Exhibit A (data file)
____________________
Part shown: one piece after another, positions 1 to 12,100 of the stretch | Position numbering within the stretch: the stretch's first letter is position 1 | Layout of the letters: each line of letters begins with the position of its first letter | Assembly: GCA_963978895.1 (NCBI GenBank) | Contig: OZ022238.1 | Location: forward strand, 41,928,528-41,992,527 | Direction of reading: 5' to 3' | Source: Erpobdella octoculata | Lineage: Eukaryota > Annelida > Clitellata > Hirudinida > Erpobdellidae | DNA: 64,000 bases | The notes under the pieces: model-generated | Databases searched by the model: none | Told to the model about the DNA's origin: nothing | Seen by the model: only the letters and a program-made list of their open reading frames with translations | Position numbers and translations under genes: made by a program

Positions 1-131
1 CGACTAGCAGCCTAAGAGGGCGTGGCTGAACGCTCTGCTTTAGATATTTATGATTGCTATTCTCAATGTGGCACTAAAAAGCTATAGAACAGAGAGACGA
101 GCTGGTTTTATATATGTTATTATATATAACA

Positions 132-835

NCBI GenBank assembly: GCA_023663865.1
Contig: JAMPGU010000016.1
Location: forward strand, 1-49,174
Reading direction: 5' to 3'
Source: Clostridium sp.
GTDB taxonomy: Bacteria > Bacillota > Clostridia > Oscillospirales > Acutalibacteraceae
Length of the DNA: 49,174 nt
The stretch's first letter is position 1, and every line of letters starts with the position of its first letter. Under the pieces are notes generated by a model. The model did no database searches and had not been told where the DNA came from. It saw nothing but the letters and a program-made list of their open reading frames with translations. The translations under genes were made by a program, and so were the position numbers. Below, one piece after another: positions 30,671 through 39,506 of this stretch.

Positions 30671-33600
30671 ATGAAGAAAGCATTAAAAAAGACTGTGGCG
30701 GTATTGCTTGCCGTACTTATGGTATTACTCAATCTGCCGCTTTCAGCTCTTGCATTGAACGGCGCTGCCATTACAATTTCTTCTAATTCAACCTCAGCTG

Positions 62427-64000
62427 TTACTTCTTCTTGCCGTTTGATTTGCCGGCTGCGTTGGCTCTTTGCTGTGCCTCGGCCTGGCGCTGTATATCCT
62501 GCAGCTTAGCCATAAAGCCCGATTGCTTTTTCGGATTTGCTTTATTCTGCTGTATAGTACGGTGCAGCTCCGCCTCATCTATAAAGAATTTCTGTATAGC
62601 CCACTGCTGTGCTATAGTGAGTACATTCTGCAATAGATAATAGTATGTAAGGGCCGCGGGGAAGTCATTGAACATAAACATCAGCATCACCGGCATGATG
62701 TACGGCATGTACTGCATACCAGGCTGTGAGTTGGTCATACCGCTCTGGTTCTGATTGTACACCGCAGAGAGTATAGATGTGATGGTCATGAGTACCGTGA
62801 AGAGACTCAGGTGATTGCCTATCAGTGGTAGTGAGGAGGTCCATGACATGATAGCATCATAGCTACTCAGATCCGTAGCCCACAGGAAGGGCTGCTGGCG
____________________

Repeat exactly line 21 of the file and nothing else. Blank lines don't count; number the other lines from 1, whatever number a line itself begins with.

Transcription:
62701 TACGGCATGTACTGCATACCAGGCTGTGAGTTGGTCATACCGCTCTGGTTCTGATTGTACACCGCAGAGAGTATAGATGTGATGGTCATGAGTACCGTGA